KEIR RADNEDGE in SAO PAULO —- Sepp Blatter opened FIFA Congress here today with a vision of football extending its outreach not only through this world but, one day, to the planets and the galaxies.

Critics might think that the world federation has enough problems sorting out the manner in which its runs the game on this earth without looking forward to some sort of intergalactic empire but Blatter was seeking to put a positive gloss on the vista as he welcomed delegates from 209 national associations.

Sepp Blatter addresses FIFA Congress in Sao Paulo

The 2014 World Cup opens tomorrow with Brazil taking on Croatia in the barely-completed Itaquera stadium on the outskirts of Sao Paulo and, for many, the football cannot come soon enough after all the wrangling over preparation promises unfulfilled and one scandal after another erupting from the corridors of power.

Blatter began by addressing “our duty to keep football going forward but also to keep our governance and our control not only on the level of FIFA but the level of the national associations and the level of the confederations. It is not only to develop the game it is also to ensure the integrity of the game and to protect the game, the game of the people.

“Football is not just a game. I don’t know if it is good or not it is a multibillion dollar business. It creates powerful opportunities but sometimes it creates controversial situations and some difficulties.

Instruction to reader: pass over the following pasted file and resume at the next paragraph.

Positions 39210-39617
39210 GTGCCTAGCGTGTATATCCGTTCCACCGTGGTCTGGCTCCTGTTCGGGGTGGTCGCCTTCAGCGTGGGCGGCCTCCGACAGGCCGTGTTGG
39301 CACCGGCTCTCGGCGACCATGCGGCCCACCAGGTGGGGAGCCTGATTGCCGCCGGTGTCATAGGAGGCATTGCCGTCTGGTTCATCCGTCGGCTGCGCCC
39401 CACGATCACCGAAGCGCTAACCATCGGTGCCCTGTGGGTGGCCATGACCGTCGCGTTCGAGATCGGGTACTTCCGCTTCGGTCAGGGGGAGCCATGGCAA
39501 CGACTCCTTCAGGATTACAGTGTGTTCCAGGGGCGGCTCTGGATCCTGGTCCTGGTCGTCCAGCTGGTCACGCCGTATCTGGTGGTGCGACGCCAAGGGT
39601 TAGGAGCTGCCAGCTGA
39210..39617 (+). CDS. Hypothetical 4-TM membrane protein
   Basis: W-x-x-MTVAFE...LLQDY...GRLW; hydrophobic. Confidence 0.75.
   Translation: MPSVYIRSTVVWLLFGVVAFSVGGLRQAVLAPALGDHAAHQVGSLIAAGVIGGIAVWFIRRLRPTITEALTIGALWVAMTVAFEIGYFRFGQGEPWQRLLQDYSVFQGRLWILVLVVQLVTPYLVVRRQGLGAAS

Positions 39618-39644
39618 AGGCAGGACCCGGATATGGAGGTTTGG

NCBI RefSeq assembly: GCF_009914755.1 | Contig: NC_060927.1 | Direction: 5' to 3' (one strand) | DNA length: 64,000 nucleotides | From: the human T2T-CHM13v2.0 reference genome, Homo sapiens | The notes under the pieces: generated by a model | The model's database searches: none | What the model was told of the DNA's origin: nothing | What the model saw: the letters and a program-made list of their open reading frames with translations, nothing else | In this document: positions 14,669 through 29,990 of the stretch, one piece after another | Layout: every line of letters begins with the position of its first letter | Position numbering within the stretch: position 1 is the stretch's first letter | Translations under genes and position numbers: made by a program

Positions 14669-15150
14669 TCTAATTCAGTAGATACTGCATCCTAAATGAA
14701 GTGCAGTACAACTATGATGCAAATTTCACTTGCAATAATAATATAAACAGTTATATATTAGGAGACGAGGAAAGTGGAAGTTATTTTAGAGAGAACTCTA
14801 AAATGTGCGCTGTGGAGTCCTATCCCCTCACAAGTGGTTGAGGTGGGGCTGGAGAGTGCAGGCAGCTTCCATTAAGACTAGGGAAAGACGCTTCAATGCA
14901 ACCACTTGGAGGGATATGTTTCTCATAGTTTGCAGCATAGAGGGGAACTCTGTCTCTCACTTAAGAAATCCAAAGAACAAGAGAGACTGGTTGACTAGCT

“So it is out duty to lead by example and to behave like an exampla e and bring integrity. It’s our obligation to be fair because we have this idea of fair play in our game and be fair not only on the field of play but outside it.

“It is easy to be fair in the field of play because you have boundaries, a referee and a time limit but outside the field of play you have none of these.”

Blatter reviewed the day’s agenda and pointed up issues to assist the development of the women’s game.

He said: “Football can give ladies and women and girls more rights than many parts of the world would ever offer to the female gender; football can be a great example.”

Blatter appealed for unity of purpose “for the benefit of our society.”

He concluded: “If our basic values of football – discipline, respect and fair play – could be accepted everywhere in the world then I would say we have realised our objective.#

“But the objective will never finish because our game, the game of the world, is empowering, is growing greater, is growing from north to west to east and south . . . and we shall wonder, one day, whether our game will even be played on other planets. Why not?”